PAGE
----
When Annabelle Furrh’s grandparents became sick, they moved to Dallas so that the immediate family could better care for them. Sadly, they both suffered from pancreatic cancer, one of the deadliest cancers, and within two years, both of Furrh’s grandparents passed away. Now the Woodrow Wilson senior is honoring the memory of her grandparents with an event to raise money and fight the disease that took her loved ones.
Annabelle organized artists, sponsors and hosts for her pop-up art show, called ArtBOOM!. Boom was her grandparents last name, and conveniently makes a great name for an event. Professional and amateur artists have donated pieces for the show, which will raise money for the Lustgarten Foundation, where 100 percent of the donated funds go toward pancreatic cancer research.
Furrh booked the Filter Building at White Rock Lake, which gave her a deal on the booking because of the nature of the event. She has already raised over $9,000 in donations, including a generous donation of $5,000 from Dan and Betsy Healy at Civitas, and the show hasn’t even happened yet. Her goal is to raise $10,000.
Art will range from student pieces for $25 to a 1972 painting from former NFL player and artist Bob Kilcullen for $10,000. It will include paintings, sketches and sculptures. In addition to recruiting artists, Furrh has learned to be bold when asking for donations, a skill that is unnatural for most high school students.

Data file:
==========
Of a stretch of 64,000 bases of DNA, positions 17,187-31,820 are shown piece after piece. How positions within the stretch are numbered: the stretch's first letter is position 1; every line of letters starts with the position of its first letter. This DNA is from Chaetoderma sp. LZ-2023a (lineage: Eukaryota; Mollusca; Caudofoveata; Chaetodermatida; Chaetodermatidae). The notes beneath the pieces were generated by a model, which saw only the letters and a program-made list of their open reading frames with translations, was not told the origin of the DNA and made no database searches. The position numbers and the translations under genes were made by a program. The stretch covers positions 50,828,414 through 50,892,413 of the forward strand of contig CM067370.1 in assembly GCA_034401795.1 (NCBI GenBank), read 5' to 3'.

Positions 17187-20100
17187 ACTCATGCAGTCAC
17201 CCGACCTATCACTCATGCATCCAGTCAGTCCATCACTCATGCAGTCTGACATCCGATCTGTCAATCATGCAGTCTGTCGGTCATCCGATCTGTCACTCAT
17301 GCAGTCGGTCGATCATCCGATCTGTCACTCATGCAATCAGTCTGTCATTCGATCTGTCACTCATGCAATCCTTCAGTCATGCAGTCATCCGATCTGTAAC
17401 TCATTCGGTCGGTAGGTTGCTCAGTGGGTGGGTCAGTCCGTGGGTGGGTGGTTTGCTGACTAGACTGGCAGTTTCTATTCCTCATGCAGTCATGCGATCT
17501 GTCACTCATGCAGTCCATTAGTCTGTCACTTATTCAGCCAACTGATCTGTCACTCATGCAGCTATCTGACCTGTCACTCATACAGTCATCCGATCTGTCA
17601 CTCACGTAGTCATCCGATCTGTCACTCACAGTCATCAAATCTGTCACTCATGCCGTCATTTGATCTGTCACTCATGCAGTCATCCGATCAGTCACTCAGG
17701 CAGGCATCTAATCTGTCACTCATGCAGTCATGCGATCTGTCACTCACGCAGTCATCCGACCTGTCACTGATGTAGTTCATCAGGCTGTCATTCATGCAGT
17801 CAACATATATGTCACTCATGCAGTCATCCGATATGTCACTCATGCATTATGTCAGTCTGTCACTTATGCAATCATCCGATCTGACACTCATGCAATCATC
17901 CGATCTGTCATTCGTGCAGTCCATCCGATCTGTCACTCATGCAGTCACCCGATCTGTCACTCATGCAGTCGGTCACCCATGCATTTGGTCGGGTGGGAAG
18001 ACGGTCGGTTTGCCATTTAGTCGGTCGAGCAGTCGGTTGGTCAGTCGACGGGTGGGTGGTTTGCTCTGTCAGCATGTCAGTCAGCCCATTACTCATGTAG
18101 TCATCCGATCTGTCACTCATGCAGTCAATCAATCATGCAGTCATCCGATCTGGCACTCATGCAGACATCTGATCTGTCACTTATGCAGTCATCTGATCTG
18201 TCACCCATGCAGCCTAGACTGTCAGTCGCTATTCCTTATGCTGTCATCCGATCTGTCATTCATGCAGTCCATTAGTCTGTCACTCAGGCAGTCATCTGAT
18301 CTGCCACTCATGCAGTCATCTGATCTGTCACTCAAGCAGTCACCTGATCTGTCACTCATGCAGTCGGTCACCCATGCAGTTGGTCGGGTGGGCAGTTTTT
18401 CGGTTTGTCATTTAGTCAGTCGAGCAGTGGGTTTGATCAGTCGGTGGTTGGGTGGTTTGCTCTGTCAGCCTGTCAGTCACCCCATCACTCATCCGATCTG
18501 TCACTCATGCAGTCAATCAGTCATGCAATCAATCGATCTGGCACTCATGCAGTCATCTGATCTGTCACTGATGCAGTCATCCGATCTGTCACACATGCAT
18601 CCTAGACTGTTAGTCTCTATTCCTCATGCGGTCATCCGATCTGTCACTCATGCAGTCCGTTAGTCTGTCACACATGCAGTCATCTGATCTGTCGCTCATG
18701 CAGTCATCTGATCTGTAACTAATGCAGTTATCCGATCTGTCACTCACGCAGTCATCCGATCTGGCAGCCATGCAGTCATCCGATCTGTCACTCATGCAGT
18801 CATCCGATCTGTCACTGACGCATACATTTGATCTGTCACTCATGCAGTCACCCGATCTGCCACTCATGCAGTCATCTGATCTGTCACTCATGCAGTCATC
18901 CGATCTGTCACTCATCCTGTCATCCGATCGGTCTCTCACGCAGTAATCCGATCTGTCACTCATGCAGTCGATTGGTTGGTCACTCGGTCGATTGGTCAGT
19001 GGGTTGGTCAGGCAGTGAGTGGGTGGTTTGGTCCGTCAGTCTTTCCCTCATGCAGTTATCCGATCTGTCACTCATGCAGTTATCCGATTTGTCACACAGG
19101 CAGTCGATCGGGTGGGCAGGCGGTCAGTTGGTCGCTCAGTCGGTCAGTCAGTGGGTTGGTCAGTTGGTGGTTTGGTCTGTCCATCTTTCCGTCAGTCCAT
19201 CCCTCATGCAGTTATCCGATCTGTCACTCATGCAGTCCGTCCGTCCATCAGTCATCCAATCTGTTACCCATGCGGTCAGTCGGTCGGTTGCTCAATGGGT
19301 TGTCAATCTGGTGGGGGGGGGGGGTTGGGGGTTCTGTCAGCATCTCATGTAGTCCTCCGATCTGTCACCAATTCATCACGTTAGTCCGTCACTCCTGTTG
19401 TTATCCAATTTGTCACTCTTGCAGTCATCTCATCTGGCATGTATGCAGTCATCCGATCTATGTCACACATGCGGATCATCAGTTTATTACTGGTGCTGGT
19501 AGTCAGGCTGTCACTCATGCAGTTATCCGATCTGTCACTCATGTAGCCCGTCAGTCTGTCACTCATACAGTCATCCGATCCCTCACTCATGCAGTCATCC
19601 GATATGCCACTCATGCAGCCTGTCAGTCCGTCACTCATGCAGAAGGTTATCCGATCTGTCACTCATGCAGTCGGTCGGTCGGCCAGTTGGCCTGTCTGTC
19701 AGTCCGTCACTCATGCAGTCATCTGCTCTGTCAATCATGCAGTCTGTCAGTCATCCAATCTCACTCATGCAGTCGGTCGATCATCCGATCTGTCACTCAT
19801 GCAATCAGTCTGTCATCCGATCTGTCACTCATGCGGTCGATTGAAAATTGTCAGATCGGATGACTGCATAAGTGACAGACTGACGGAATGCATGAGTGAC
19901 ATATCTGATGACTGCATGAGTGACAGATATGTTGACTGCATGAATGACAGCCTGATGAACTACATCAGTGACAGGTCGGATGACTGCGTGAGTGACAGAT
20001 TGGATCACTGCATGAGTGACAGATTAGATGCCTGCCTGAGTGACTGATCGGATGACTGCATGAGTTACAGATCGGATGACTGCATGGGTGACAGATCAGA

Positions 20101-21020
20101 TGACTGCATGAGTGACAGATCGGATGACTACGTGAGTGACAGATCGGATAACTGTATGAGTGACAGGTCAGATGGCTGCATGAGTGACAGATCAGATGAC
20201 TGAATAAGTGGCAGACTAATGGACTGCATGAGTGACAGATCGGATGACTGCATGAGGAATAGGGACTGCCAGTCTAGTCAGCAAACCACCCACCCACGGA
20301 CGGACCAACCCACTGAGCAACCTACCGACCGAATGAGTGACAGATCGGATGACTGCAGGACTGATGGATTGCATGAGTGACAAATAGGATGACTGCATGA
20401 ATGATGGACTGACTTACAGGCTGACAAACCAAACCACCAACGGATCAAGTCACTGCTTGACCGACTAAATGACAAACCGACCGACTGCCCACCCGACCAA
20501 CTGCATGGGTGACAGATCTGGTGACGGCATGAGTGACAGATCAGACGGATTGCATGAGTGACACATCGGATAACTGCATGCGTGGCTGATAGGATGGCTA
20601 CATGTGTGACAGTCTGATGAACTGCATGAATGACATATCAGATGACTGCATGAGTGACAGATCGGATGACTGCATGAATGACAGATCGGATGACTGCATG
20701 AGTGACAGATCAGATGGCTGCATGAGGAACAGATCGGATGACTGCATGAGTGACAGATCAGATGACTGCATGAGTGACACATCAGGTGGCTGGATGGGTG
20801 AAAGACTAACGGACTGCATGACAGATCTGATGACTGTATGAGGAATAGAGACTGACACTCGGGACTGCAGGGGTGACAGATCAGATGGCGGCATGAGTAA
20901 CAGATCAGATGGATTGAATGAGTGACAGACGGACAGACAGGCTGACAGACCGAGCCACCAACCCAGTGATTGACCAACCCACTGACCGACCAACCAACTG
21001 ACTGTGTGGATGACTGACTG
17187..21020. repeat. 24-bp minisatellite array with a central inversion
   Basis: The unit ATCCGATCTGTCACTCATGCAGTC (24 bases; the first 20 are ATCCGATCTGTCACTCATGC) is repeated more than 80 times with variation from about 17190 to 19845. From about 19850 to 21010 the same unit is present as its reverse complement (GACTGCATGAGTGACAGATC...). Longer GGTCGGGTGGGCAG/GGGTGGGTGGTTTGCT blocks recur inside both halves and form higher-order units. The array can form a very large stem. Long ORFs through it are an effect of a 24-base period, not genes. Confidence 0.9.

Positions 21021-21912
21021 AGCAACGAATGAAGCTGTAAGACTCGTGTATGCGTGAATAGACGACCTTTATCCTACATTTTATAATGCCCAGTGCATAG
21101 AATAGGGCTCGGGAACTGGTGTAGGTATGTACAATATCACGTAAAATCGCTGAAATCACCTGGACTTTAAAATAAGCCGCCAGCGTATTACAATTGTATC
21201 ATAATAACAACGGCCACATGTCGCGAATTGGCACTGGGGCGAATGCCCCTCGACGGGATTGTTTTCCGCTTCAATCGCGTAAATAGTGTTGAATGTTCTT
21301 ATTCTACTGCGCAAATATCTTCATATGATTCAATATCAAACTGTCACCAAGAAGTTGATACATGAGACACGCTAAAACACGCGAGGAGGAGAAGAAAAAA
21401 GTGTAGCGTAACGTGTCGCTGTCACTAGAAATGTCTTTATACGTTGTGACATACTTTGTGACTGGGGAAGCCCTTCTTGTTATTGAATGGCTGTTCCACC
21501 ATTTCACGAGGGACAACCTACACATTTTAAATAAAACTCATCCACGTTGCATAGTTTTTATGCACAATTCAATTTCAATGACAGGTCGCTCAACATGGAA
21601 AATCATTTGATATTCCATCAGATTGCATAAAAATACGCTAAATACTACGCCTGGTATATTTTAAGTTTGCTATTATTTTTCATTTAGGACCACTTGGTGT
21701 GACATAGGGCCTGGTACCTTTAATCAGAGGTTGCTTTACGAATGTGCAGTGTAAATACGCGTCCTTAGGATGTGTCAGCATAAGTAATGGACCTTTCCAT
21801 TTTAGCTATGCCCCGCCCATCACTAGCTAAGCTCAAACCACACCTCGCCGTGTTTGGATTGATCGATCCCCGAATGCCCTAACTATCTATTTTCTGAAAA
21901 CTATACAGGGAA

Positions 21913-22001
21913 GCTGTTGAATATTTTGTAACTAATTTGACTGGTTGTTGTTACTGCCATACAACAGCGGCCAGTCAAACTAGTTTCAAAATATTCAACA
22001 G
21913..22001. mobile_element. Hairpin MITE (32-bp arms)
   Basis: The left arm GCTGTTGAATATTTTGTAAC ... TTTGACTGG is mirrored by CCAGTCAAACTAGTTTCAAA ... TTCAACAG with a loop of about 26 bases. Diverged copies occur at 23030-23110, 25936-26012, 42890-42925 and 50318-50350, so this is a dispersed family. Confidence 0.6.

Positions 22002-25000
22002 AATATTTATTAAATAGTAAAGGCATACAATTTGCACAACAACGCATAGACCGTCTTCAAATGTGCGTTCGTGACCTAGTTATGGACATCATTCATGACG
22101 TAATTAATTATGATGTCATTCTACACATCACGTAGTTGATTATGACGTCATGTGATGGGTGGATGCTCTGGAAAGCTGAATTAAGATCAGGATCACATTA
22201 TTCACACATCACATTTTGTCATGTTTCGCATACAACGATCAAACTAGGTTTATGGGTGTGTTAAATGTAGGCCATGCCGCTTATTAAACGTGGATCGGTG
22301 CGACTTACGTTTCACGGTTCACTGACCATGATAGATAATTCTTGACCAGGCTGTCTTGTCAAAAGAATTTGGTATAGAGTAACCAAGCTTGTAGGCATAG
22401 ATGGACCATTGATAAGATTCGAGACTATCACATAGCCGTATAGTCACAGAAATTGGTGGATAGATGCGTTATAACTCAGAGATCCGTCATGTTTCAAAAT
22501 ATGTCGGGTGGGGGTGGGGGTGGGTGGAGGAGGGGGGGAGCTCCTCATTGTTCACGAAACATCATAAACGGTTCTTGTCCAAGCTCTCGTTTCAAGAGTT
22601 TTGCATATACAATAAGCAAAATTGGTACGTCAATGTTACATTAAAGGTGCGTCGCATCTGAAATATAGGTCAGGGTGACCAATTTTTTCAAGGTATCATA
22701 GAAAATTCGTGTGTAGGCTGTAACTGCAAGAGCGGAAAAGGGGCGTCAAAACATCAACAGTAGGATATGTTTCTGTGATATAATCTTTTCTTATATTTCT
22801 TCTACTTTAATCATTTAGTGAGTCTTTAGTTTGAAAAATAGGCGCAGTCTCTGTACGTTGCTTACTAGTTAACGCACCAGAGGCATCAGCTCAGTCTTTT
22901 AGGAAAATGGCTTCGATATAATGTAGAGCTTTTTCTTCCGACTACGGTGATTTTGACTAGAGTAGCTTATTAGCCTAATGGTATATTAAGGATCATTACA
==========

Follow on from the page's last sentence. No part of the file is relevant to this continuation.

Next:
Furrh took on the task of this project for her Creativity Action Service project at Woodrow Wilson, which is part of the International Baccalaureate (IB) Diploma Program where students interact with and serve their community. She has been aided greatly by her classmate Isabella Albert, and will have between 50 and 60 student volunteers to help her set up and take down the event. Dr. Kelly Ritchie, the IB Coordinator at Woodrow, has also been an advocate. Ritchie recently lost her father to pancreatic cancer as well.
ArtBOOM! is on Nov. 21 from 5-8 p.m. at the Filter Building at 2810 White Rock Road. Furrh’s mother, Elizabeth, who has also been instrumental, has high hopes for the show.
“Come to the show and buy a piece of art,” she encouraged. “Make a donation and come to give.”
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